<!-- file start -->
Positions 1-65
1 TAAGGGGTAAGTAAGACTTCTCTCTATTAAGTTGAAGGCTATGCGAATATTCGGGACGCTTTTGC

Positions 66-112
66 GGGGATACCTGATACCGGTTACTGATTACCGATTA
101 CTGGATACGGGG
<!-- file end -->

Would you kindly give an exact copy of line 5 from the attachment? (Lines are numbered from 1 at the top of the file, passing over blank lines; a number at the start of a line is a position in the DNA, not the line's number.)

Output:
101 CTGGATACGGGG